Internal and Emergency Medicine

, Volume 4, Issue 1, pp 71–73

Do diabetes and obesity promote hepatic fibrosis in familial heterozygous hypobetalipoproteinemia?

Authors

  • Stefano Ballestri
    • Department of Internal Medicine, Endocrinology, Metabolism and GeriatricsUniversity of Modena and Reggio Emilia, Nuovo Ospedale Civile Sant’Agostino Estense di Baggiovara
  • Amedeo Lonardo
    • Department of Internal Medicine, Endocrinology, Metabolism and GeriatricsUniversity of Modena and Reggio Emilia, Nuovo Ospedale Civile Sant’Agostino Estense di Baggiovara
  • Luisa Losi
    • Department of PathologyAzienda Ospedaliero-Universitaria Policlinico di Modena, University of Modena and Reggio Emilia
  • Elisa Pellegrini
    • Department of Internal Medicine, Endocrinology, Metabolism and GeriatricsUniversity of Modena and Reggio Emilia, Nuovo Ospedale Civile Sant’Agostino Estense di Baggiovara
  • Marco Bertolotti
    • Department of Internal Medicine, Endocrinology, Metabolism and GeriatricsUniversity of Modena and Reggio Emilia, Nuovo Ospedale Civile Sant’Agostino Estense di Baggiovara
    • Department of Internal Medicine, Endocrinology, Metabolism and GeriatricsUniversity of Modena and Reggio Emilia, Nuovo Ospedale Civile Sant’Agostino Estense di Baggiovara
CE - Letter to the Editor

DOI: 10.1007/s11739-008-0178-3

Cite this article as:
Ballestri, S., Lonardo, A., Losi, L. et al. Intern Emerg Med (2009) 4: 71. doi:10.1007/s11739-008-0178-3
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The course of NAFLD secondary to familial heterozygous hypobetalipoproteinemia (FHBL), a definite etiology of secondary nonalcoholic fatty liver disease (NAFLD) [13] featuring low density lipoprotein cholesterol (LDL-C) and apolipoprotein B (ApoB) plasma levels less than fifth percentile [4], is unknown. We report on a case with FHBL due to compound heterozygosity and apoB non-detectable in serum in which a long-term follow-up and paired liver biopsies were available.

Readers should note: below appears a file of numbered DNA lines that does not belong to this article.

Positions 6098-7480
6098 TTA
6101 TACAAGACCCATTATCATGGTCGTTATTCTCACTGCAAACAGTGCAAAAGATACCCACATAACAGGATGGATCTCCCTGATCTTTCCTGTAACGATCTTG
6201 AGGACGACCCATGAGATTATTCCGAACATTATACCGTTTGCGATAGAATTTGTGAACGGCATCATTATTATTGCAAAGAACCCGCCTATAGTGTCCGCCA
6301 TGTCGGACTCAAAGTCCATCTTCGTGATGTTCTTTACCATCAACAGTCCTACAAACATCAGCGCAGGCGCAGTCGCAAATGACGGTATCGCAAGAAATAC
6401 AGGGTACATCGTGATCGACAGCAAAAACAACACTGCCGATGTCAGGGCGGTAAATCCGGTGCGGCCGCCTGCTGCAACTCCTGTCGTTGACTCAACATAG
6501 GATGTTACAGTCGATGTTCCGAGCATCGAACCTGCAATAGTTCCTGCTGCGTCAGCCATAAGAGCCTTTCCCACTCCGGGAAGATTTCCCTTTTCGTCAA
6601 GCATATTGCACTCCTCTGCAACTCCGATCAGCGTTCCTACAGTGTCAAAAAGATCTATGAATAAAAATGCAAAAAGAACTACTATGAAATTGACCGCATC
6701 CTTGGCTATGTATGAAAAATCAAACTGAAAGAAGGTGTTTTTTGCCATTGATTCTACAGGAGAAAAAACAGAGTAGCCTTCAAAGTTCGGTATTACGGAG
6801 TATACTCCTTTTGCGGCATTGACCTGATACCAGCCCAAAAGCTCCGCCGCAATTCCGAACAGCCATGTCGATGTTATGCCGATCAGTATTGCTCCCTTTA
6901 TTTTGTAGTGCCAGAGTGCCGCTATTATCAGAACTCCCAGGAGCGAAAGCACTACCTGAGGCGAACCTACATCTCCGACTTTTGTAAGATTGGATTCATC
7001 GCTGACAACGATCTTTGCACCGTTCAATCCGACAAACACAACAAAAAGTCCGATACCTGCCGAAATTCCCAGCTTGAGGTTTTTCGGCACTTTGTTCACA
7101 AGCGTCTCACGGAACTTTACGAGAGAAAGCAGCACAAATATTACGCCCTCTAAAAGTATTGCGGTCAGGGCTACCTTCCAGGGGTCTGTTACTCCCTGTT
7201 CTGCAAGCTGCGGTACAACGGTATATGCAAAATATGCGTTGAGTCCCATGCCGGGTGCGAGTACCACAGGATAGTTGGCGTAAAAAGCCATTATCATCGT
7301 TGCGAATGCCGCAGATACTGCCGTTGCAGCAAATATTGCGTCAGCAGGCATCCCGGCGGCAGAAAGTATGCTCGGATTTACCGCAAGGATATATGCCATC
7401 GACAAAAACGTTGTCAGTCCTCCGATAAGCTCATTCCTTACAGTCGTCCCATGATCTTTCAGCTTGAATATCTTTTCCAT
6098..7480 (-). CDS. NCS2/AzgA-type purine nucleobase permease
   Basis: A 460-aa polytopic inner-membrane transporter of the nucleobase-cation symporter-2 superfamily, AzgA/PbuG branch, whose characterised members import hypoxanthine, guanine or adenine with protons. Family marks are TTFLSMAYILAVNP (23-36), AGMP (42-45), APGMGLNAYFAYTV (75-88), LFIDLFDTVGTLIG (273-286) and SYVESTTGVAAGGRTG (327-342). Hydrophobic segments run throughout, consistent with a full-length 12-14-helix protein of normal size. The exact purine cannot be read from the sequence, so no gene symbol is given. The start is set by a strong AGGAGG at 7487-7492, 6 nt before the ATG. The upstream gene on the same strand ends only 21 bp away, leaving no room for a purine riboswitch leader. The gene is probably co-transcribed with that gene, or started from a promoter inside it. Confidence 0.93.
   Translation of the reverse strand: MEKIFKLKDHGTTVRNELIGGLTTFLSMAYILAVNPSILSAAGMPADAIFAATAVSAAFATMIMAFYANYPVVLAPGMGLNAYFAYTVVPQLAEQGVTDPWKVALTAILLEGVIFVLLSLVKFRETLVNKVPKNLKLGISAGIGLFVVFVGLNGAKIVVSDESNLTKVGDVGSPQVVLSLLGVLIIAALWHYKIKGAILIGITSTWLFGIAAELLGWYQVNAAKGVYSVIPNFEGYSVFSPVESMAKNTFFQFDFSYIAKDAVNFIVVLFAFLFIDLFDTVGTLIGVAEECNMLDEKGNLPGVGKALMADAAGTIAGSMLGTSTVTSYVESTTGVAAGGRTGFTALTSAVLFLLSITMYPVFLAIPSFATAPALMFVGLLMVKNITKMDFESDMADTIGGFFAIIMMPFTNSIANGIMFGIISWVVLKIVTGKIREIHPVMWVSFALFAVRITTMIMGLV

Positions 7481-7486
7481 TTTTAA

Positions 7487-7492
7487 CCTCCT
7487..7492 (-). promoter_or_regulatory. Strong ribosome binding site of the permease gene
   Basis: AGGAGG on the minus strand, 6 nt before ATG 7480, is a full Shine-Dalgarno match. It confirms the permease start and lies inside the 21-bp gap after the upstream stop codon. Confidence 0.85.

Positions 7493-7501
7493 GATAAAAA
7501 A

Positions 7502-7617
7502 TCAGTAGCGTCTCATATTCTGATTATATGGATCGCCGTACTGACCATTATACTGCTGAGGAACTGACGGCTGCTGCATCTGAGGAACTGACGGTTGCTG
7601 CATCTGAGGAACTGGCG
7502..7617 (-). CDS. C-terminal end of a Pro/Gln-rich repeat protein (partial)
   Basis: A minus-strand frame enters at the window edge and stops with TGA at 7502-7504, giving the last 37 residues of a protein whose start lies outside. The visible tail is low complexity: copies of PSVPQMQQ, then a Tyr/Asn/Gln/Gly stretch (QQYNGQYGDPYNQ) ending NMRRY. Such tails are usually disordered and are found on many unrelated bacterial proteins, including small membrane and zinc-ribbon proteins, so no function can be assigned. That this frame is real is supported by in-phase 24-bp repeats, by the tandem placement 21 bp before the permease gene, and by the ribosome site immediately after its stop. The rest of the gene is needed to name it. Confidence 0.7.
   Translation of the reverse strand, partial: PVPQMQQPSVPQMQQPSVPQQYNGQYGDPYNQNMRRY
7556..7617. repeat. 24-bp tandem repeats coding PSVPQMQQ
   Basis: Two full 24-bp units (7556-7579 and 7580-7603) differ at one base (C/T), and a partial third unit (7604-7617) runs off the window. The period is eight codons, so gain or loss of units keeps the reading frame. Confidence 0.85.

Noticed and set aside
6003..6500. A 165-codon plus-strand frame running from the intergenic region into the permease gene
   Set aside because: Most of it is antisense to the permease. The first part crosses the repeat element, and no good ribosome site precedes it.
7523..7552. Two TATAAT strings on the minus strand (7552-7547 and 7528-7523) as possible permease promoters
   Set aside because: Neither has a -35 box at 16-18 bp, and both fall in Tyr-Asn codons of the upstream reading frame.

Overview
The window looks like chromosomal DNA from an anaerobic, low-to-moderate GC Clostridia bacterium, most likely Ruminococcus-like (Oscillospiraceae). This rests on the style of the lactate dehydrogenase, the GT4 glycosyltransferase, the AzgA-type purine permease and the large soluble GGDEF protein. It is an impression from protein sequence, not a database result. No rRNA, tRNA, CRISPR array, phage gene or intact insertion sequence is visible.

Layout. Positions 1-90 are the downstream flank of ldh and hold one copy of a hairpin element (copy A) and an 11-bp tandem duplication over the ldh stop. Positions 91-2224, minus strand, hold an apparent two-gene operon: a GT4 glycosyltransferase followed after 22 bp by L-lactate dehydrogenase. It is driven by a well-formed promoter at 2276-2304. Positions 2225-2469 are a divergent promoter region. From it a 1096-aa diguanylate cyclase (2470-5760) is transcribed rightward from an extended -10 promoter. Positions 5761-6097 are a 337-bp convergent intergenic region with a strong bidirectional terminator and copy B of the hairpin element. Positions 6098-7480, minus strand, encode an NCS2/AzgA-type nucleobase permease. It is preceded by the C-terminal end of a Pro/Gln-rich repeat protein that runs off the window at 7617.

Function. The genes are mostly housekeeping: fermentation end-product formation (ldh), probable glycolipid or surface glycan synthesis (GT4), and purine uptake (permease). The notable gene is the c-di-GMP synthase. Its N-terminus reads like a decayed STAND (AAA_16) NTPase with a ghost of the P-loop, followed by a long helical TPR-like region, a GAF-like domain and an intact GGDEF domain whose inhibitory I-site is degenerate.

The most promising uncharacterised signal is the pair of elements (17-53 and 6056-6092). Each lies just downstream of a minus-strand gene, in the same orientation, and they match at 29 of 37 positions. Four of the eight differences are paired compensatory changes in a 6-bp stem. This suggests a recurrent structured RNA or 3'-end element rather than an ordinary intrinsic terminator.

A 58 year-old obese woman with FHBL was observed in June 2007 for abdominal pain and poorly controlled type 2 diabetes (T2D). The T2D began at the age of 40. It was complicated by peripheral neuropathy of the legs, and a chronic vascular encephalopathy that was documented by computed tomography. The patient was initially treated with a combination therapy (i.e., metformin plus glibenclamide plus insulin). Additional medications used were gabapentin for the peripheral neuropathy, thiamazole for multinodular hyperthyroidism, and escitalopram for mild psychodepressive disorder.

The patient’s alcohol consumption was nil. Laparoscopic cholecystectomy had been performed in 1998 for acute biliary pancreatitis. At that time, intraoperative wedge liver biopsy disclosed NAFLD type 1–2 according to Matteoni et al. with thin fibrous septa [5] (Fig. 1). BMI was 30 Kg/m2. An abdominal ultrasound imaging (US scan) suggested steatosis. Plasma lipid values compatible with FHBL had been noted since 1998 (total Cholesterol 61 mg/dl, LDL-C 21 mg/dl, HDL-C 28 mg/dl, Triglycerides 50 mg/dl, ApoA1 83 mg/dl, ApoB < 40 mg/dl). The apoB gene molecular analysis confirmed a severe form of FHBL in 2005. The patient is a double heterozygote for two mutations both with pathologic effect. The first one is a non-sense mutation (G→A), in hexon 19, resulting in a truncated apoB (apoB-20.6), not secreted in plasma. The second one is a nucleotidic substitution (T→A) in intron 14 (IVS 14 -4T/A) whose translation product would be a small-size truncated apoB, and so not secreted.
https://static-content.springer.com/image/art%3A10.1007%2Fs11739-008-0178-3/MediaObjects/11739_2008_178_Fig1_HTML.jpg
Fig. 1

Liver biopsy findings in 1998 (a, b). a (Ematoxylin Eosin ×4), b (Ematoxylin Eosin ×10)—Wedge liver biopsy sample (1998) disclosed liver thin fibrous septa. Mild chronic inflammatory changes with rare granulocytes were found in portal spaces and septa without extension beyond the portal tract. Lobular hepatocytes showed mild anisonucleosis, many glycogenated nuclei and medium-macrovesicular steatosis affecting 70–80% of the hepatocytes. No iron storage was detected either in Kuppfer or in hepatocytes. These changes were deemed compatible with a toxic-dysmetabolic etiology